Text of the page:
Four Reasons to Believe in San Fran
The San Francisco Giants are making an unlikely postseason run to try and win their third World Series in five seasons. The Giants bring experience, grit and small ball to Kansas City tonight to take on the fairy-tale Royals in Game 1.
This could very well be business as usual for the Giants, another Postseason series, another Commisioner’s Trophy in the case. Here are four reasons why the San Francisco Giants will win the World Series and become the team of the decade.
Been There Done That…Again
Experience is something that is not on the side of the Kansas City Royals. Only three of the 25 players on the World Series roster have postseason experience. The same cannot be said for the Giants.
Buster Posey, Hunter Pence, Pablo Sandoval, Tim Lincecum, Brandon Crawford, Brandon Belt, Javier Lopez, Sergio Romo, Santiago Castilla, Madison Bumgarner, Jeremy Affeldt, Jean Machi and Ryan Vogelsong were all part of the Giants 2012 World Series team. Bumgarner, Lincecum, Affeldt, Castilla, Romo, Lopez, Posey and Sandoval were all pieces in the 2010 World Series winning team. To say that these guys have experience is quite the understatement.
Each player knows his role on the team. The Giants aren't flashy, they don't hit a lot of homers, they don't steal a lot of bases — they play great team ball. The cliche is “doing all the little things well.” That is the 2014 San Francisco Giants. They work counts, have timely hits, have solid pitching, and play efficient defense well enough to win championships.
This isn’t the first October rodeo for Santiago Castilla, Sergio Romo, Javier Lopez and Jeremy Affeldt. They all know what they are doing. All four relievers have been a part of both of the Giants' World Series championships since 2010. Their roles have changed over time, but the job still remains the same. Romo was the set-up man in 2010 to the bearded Brian Wilson and moved to the closer role in 2012, where Castilla was the set up man. Lopez has always been the lefty on lefty specialist, shutting down southpaws whenever called upon. And Jeremy Affeldt, well, he gets everyone out.
Giants relievers have allowed a postseason low 1.78 ERA in 35 1/3 innings. But the “Core Four” of relievers have been so good that they have only allowed one run in over 19 innings of work. That one run was Kolten Wong’s walk-off homer in Game 2 of the NLCS off Sergio Romo. Neither Castilla, Affeldt nor Lopez has given up a run in their last 17, 18, and 15 Postseason appearances, respectively. Wow, good luck KC.
The good ole boy from North Carolina has been anything but easygoing on the mound. In fact, Madison Bumgarner has been nasty. The Giants ace will take the ball in Game 1 of the series tonight in KC, and more than likely Game 4, and Game 7 if needed.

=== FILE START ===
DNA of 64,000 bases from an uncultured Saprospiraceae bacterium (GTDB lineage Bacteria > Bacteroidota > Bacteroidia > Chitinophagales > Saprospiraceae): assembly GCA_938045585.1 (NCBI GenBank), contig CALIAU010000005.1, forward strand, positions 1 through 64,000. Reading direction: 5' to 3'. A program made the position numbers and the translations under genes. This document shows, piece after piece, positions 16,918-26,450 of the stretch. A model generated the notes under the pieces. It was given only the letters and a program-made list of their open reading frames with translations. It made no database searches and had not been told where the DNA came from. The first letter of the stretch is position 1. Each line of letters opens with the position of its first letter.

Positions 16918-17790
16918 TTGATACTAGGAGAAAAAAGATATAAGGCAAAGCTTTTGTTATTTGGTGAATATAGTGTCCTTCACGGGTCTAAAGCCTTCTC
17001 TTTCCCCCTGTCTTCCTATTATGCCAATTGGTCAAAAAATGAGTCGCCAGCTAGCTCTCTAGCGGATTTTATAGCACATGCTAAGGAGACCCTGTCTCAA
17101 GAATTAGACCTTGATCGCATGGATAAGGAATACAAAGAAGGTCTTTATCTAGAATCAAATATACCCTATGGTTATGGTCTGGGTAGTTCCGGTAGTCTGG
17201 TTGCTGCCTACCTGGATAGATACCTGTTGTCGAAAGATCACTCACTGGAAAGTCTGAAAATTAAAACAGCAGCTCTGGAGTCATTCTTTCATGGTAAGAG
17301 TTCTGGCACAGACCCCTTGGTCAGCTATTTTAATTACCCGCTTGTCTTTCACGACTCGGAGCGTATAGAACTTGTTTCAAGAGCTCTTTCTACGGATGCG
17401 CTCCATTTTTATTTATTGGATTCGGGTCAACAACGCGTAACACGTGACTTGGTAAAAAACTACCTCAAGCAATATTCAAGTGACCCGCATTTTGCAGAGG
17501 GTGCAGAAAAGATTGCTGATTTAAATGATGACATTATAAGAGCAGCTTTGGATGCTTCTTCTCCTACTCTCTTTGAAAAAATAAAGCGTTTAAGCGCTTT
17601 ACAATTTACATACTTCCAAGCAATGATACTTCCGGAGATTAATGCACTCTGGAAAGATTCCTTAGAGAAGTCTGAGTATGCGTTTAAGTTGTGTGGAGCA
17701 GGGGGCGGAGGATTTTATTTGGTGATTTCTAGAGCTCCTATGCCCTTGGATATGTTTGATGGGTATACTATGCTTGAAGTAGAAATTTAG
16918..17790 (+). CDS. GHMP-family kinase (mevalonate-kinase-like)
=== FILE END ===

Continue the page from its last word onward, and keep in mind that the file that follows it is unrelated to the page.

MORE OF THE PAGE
The 25 year-old southpaw is already in his third World Series in his young, five year career. The NLCS MVP has made 4 Postseason appearances thus far and pitched 31.2 innings. In those 30-plus innings, MadBum has chalked up a 1.42 ERA, 0.76 WHIP, 28 strikeouts, and just five walks and five earned runs…and not to mention a complete game shutout in the NL Wild Card against the hard-hitting Pittsburgh Pirates.
If Royals lefties Eric Hosmer, Mike Moustakas, Nori Aoki, Alex Gordon, and Jarrod Dyson think they stand a chance against Bumgarner, they should think again. MadBum’s numbers against lefties during the regular season are startling: .224/.246/.293, just 10 extra base hits, 58 strikeouts, 5 walks, and 12 RBI against 174 left-handed at bats.
Actually, bunting doesn't sound like a bad idea. Right, Ned Yost?
Just like his players, Bruce Bochy has been here, and won that — twice. Bruce Bochy knows exactly what buttons to press to put his guys in the right spot, to make the right plays, at the right time. Whether its pinch-hitting Michael Morse and then watching him hit the game-tying homer in Game 5 of the NLCS, or knowing when to go to his two-time Cy Young Award Winner, Tim Lincecum in the bullpen, Bruce just knows.
If there was ever any doubt as to whether Bochy was going to Cooperstown before this October, it's disappeared now. Bochy could be the difference in the series, especially if he forces Ned Yost’s hand to make a decision that gives the veteran Giants an advantage. Bochy’s greatest managerial trait is allowing his players to make mistakes and then learning from them down the road. Bruce knows this team better than anyone, and he could be the reason the Giant win another World Series title.
By Jake Rose